The activity is part of the ACMA’s suite of Interactive Shared Learning activities that are designed to educate and empower students so that they can manage cybersafety issues, discover what information is safe for them to post online, and negotiate the balance between their private and public online lives.

The 50-minute activity is provided free of charge to schools across Australia. It is accompanied by comprehensive lesson plans reinforcing the learnings from the activity itself, and instructions for students and teachers.

Thirty-thousand students nationwide have already participated in Cybersmart’s online Interactive Shared Learning activities. Cybersmart Networking has been tailored to provide new social networking users with real experience of what can go wrong and how they can stay safe. It complements Cybersmart Detectives, which addresses online grooming and protecting personal information, and Cybersmart Hero, which addresses cyberbullying.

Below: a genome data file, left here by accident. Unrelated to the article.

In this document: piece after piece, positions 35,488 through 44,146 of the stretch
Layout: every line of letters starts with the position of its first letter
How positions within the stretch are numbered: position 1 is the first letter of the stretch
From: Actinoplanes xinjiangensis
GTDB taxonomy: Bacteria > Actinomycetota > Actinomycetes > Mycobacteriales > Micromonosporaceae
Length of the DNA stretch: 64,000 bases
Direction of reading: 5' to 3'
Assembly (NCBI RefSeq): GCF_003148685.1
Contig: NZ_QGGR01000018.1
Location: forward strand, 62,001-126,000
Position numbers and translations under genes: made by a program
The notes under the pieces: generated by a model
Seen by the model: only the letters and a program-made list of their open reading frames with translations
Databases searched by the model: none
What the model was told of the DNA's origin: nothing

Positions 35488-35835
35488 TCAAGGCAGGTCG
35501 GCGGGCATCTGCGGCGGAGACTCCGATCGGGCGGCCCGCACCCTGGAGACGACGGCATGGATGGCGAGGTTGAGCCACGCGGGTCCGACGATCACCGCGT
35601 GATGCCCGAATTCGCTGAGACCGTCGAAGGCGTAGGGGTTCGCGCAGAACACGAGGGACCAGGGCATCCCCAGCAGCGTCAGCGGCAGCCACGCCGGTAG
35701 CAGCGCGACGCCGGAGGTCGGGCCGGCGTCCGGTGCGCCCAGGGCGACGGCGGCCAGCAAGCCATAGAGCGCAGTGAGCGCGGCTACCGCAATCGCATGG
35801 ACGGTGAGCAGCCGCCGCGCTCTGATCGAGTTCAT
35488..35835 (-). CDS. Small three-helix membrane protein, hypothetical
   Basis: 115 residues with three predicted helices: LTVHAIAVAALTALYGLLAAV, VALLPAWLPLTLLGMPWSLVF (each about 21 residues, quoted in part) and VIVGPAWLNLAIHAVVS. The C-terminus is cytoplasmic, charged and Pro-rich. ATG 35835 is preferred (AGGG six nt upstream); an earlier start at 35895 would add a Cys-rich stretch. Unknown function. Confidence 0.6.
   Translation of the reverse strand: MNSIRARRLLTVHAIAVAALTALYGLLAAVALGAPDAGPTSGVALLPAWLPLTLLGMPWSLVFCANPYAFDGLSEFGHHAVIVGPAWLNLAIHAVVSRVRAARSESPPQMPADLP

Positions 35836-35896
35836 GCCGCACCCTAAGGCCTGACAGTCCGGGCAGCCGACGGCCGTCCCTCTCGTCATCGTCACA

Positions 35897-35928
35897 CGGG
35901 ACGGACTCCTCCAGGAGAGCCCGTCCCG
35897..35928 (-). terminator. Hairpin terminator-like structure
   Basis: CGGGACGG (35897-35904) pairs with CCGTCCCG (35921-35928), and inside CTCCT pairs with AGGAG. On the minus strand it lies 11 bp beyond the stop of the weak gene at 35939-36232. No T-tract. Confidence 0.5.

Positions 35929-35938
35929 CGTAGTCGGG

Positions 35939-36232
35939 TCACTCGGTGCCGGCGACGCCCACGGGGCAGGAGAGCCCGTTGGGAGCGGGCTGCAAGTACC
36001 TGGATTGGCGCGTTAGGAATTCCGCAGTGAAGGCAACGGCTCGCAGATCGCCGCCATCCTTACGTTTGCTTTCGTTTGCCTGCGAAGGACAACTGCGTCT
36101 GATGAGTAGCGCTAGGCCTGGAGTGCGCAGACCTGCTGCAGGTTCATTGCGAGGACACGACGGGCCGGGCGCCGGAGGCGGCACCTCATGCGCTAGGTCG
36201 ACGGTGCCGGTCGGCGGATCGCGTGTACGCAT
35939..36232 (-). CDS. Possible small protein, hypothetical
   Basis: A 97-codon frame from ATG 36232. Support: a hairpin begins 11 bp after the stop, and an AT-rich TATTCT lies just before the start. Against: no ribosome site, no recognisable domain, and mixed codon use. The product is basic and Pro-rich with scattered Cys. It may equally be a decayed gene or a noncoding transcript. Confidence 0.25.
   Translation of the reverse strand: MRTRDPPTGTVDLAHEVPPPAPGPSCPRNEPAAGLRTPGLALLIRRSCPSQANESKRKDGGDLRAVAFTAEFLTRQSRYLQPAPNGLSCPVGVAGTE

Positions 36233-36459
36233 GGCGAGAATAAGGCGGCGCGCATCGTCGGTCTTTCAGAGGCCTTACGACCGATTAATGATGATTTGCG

Sign up your school to participate in Cybersmart Networking by completing the online form.

Schools wishing to participate in upcoming events can email  isl@acma.gov.au or register your school at: www.cybersmart.gov.au

How to stay healthy and happy

Long hours, high stress levels and sky-high piles of paperwork. There’s no denying that teaching is a pressurised job. So how can you stay fit, healthy and happy through term-time and during your leisure hours? Charmaine Yabsley finds out.

Teaching is supposedly an easy career. Short school hours, weeks of holidays in which to relax, what’s not to love? However, according to a study from Deakin University, teaching is one of the more stressful professions of all. Forty-one per cent of teachers report high levels of occupational stress compared with 31 per cent of people in nursing, 29 per cent in managerial jobs and 27 per cent in professional and support management occupations.